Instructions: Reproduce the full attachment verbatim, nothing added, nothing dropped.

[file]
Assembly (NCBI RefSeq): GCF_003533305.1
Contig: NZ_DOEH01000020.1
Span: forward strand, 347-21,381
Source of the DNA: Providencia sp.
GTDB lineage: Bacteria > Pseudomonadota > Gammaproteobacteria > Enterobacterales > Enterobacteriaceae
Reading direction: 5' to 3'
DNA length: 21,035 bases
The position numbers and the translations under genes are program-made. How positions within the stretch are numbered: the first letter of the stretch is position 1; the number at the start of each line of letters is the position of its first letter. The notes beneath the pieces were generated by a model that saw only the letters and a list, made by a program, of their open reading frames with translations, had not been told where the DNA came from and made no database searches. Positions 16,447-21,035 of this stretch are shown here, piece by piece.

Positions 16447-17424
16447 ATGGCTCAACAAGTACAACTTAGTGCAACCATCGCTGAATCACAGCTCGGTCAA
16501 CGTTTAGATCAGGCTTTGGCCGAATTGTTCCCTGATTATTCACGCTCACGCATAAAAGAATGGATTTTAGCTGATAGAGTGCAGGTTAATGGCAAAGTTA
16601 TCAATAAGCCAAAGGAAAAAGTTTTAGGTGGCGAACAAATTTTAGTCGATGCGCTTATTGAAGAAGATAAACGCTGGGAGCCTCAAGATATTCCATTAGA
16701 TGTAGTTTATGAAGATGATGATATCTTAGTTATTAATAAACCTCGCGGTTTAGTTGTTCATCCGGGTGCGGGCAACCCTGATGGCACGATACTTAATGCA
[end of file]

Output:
Assembly (NCBI RefSeq): GCF_003533305.1
Contig: NZ_DOEH01000020.1
Span: forward strand, 347-21,381
Source of the DNA: Providencia sp.
GTDB lineage: Bacteria > Pseudomonadota > Gammaproteobacteria > Enterobacterales > Enterobacteriaceae
Reading direction: 5' to 3'
DNA length: 21,035 bases
The position numbers and the translations under genes are program-made. How positions within the stretch are numbered: the first letter of the stretch is position 1; the number at the start of each line of letters is the position of its first letter. The notes beneath the pieces were generated by a model that saw only the letters and a list, made by a program, of their open reading frames with translations, had not been told where the DNA came from and made no database searches. Positions 16,447-21,035 of this stretch are shown here, piece by piece.

Positions 16447-17424
16447 ATGGCTCAACAAGTACAACTTAGTGCAACCATCGCTGAATCACAGCTCGGTCAA
16501 CGTTTAGATCAGGCTTTGGCCGAATTGTTCCCTGATTATTCACGCTCACGCATAAAAGAATGGATTTTAGCTGATAGAGTGCAGGTTAATGGCAAAGTTA
16601 TCAATAAGCCAAAGGAAAAAGTTTTAGGTGGCGAACAAATTTTAGTCGATGCGCTTATTGAAGAAGATAAACGCTGGGAGCCTCAAGATATTCCATTAGA
16701 TGTAGTTTATGAAGATGATGATATCTTAGTTATTAATAAACCTCGCGGTTTAGTTGTTCATCCGGGTGCGGGCAACCCTGATGGCACGATACTTAATGCA